There are roughly 50 000 fighters taking part in the Antiterrorist operation (ATO) in the East. Out of them, 7000 are constituted by the VBs. While the purpose and legal base of the VBs may seem obscure to a foreign observer, inside Ukraine their formation was generally welcomed. Indeed, when the partial conscription was announced, many potential conscripts tried to avoid it. In contrast, the volunteer fighters did not need a special command to stand up and protect their motherland from the Russian aggression.

During the years of independence the Ukrainian Army was methodically destructed by the authorities. Few of them took any potential military threats seriously, hence the military budget decreased from year to year. In the last years Ukraine’s defence budget amounted to 1,1-1,2 % of GDP, which only covered 20-40% of the necessary minimum. The Army accounted for less than a half of these money. And even these resources were the object of corruption. Needless to say, the troops’ morale was low. The Army only attracted either those few who felt military to be their vocation or, usually, those poor who could not afford to pay a bribe in order to avoid the conscription.

In these circumstances people who volunteered to fight only evoked admiration and gratitude of Ukraine’s citizens. Indeed, the first National Guard battalions were at the frontline while the state was mobilizing what was left of the existing Army.

Who gives orders?

The legal premises of the VBs are indeed murky. However, the volunteer combatants are not outlaws. With several exceptions, they follow the command of the National Guard, the Ministry of Defence or the Ministry of Interior. Some of them – those under the Ministry of Defence – were mobilized through conscription, however, volunteers could also join. Others were formed based on the decision of Minister of Interior Arsen Avakov. Even those several VBs which are indeed under no jurisdiction of an official Ukrainian state body coordinate their actions with state military units in the war zone.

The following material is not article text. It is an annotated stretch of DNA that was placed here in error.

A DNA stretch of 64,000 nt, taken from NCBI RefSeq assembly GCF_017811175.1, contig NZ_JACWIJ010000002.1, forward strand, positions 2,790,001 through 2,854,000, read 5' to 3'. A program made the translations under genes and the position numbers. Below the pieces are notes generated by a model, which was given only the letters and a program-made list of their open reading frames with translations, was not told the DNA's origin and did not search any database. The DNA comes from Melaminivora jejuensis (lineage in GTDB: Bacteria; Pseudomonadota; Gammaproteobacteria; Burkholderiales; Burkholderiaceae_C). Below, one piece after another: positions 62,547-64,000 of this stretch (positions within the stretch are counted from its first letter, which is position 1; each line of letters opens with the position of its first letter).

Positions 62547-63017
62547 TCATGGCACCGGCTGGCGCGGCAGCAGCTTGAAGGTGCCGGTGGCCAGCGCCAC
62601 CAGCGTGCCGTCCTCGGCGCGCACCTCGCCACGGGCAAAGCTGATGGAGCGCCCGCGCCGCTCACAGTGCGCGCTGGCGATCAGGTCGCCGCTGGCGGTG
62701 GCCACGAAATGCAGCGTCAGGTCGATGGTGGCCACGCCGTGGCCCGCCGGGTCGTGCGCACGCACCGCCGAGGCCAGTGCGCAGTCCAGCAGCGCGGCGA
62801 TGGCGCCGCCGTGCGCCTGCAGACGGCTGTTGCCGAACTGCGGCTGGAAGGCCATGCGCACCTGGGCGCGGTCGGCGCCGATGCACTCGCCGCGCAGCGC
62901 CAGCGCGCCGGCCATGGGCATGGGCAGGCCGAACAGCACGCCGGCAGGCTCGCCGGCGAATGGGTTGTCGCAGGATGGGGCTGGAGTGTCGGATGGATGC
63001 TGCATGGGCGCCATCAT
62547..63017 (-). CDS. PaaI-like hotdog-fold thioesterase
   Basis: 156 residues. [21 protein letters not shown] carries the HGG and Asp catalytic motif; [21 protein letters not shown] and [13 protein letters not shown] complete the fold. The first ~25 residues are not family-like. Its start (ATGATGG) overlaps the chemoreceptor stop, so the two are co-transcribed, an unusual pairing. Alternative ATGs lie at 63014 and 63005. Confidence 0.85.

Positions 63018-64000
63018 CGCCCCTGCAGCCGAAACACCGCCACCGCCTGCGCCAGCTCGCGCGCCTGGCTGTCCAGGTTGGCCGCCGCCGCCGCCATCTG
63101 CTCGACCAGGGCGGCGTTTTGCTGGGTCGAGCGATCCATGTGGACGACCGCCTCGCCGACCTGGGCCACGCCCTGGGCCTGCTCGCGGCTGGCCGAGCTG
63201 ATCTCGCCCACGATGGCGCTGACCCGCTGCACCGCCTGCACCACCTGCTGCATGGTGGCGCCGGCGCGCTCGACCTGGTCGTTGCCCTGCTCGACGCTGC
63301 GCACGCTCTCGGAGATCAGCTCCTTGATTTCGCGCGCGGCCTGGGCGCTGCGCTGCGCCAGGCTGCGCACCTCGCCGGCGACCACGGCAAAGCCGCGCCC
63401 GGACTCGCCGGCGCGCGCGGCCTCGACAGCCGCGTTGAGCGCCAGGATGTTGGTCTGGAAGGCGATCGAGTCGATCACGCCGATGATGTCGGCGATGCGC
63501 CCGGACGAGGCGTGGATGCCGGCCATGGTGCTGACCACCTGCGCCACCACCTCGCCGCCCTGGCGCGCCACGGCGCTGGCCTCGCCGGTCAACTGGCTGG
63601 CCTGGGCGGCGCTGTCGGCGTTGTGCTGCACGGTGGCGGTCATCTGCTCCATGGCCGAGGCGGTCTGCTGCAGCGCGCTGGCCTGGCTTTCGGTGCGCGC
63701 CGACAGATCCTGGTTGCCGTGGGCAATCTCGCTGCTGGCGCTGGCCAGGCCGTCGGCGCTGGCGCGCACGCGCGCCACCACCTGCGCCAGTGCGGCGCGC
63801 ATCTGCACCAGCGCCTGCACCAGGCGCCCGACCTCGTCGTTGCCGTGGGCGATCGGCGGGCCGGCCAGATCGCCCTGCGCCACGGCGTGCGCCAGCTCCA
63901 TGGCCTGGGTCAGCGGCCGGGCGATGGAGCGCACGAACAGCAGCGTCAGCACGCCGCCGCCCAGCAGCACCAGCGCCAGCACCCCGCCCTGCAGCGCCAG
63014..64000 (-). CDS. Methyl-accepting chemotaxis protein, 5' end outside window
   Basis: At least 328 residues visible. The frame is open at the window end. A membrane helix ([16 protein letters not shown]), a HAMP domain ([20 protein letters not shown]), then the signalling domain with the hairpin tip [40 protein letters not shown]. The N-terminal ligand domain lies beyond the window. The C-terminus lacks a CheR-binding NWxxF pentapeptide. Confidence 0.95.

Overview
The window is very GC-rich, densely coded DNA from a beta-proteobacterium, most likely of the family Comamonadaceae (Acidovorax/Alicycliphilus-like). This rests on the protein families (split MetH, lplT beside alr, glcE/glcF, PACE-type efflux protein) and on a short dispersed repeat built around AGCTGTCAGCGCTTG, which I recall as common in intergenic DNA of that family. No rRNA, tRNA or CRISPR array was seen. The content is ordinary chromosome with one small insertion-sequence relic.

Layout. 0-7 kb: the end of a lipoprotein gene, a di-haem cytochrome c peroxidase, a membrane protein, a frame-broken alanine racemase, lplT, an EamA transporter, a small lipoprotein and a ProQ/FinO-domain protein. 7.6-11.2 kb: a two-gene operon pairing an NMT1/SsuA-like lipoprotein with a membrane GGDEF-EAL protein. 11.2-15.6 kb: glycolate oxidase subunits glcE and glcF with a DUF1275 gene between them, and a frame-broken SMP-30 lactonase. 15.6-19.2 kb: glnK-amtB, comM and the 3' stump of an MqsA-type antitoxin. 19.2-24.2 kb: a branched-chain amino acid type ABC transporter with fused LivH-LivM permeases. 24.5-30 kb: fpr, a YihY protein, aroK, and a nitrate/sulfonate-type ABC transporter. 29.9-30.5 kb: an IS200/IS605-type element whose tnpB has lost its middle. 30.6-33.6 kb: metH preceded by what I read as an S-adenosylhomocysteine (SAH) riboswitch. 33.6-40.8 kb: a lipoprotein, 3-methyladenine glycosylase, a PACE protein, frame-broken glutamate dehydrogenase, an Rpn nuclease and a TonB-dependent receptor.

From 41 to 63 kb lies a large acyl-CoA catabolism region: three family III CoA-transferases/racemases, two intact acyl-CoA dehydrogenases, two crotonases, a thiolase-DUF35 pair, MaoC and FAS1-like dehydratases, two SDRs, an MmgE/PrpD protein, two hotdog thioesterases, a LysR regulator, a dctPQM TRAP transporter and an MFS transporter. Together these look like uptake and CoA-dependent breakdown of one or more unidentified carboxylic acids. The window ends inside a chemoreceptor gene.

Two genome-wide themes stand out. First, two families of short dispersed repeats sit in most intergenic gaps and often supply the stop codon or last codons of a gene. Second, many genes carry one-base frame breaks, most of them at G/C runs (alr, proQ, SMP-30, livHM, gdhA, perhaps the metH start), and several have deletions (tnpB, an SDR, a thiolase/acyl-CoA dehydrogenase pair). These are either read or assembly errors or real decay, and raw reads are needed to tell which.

The truth is that there is no law on the VBs which would provide them with a legal status and clarify their mission once the war is over. Also, they receive no money from the state and subsist on private donations which naturally reduces their accountability to the state bodies.

Mission

Importantly, the VBs were essentially formed for a kind of a police mission in Donbas. When the conflict escalated and Russia openly invaded Ukraine, they ended up taking part in heavy warfare.

Image and ideology

Regardless of whether the VBs will take their place in Ukraine’s regular army once the war is over, they have created a totally new positive image of Ukraine’s military and boosted the sense of national pride and patriotism. While before 2014 speaking of Ukraine’s army provoked shame and sorrow, Ukrainians do so now with pride and empathy.

Supporting Ukraine’s military became one more nation-uniting factor. Many Ukrainians are engaged in volunteer fundraising activities, since in many cases state budget is incapable of providing the troops with basic necessities, let alone modern weapons. It is also extremely important that many volunteer combatants hail from the East of Ukraine, which refutes the allegation that Ukraine’s patriotism and nation-building efforts only come from its Western parts.